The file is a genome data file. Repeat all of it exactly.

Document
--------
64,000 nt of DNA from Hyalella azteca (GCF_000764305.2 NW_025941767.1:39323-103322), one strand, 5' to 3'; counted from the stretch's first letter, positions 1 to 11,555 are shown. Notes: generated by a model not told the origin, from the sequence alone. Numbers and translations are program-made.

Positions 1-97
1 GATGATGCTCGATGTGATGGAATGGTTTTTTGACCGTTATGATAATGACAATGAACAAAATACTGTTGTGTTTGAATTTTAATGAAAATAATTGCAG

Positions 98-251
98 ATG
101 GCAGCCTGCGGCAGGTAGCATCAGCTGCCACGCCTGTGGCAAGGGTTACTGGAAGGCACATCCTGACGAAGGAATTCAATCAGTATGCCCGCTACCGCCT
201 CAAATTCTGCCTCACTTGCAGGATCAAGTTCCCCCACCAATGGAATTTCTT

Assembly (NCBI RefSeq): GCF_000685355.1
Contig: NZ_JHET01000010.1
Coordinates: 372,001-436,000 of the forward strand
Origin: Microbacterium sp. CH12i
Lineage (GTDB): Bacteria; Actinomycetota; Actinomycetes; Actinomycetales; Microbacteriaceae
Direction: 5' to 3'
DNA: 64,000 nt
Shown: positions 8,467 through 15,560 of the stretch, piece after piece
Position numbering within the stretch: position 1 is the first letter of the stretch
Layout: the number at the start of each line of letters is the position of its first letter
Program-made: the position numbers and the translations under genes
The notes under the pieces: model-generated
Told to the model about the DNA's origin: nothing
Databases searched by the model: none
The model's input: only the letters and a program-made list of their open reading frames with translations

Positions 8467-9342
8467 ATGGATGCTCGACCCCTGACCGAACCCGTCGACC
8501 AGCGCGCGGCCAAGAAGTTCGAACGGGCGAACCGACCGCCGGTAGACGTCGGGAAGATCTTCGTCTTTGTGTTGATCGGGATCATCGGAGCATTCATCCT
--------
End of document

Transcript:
64,000 nt of DNA from Hyalella azteca (GCF_000764305.2 NW_025941767.1:39323-103322), one strand, 5' to 3'; counted from the stretch's first letter, positions 1 to 11,555 are shown. Notes: generated by a model not told the origin, from the sequence alone. Numbers and translations are program-made.

Positions 1-97
1 GATGATGCTCGATGTGATGGAATGGTTTTTTGACCGTTATGATAATGACAATGAACAAAATACTGTTGTGTTTGAATTTTAATGAAAATAATTGCAG

Positions 98-251
98 ATG
101 GCAGCCTGCGGCAGGTAGCATCAGCTGCCACGCCTGTGGCAAGGGTTACTGGAAGGCACATCCTGACGAAGGAATTCAATCAGTATGCCCGCTACCGCCT
201 CAAATTCTGCCTCACTTGCAGGATCAAGTTCCCCCACCAATGGAATTTCTT

Assembly (NCBI RefSeq): GCF_000685355.1
Contig: NZ_JHET01000010.1
Coordinates: 372,001-436,000 of the forward strand
Origin: Microbacterium sp. CH12i
Lineage (GTDB): Bacteria; Actinomycetota; Actinomycetes; Actinomycetales; Microbacteriaceae
Direction: 5' to 3'
DNA: 64,000 nt
Shown: positions 8,467 through 15,560 of the stretch, piece after piece
Position numbering within the stretch: position 1 is the first letter of the stretch
Layout: the number at the start of each line of letters is the position of its first letter
Program-made: the position numbers and the translations under genes
The notes under the pieces: model-generated
Told to the model about the DNA's origin: nothing
Databases searched by the model: none
The model's input: only the letters and a program-made list of their open reading frames with translations

Positions 8467-9342
8467 ATGGATGCTCGACCCCTGACCGAACCCGTCGACC
8501 AGCGCGCGGCCAAGAAGTTCGAACGGGCGAACCGACCGCCGGTAGACGTCGGGAAGATCTTCGTCTTTGTGTTGATCGGGATCATCGGAGCATTCATCCT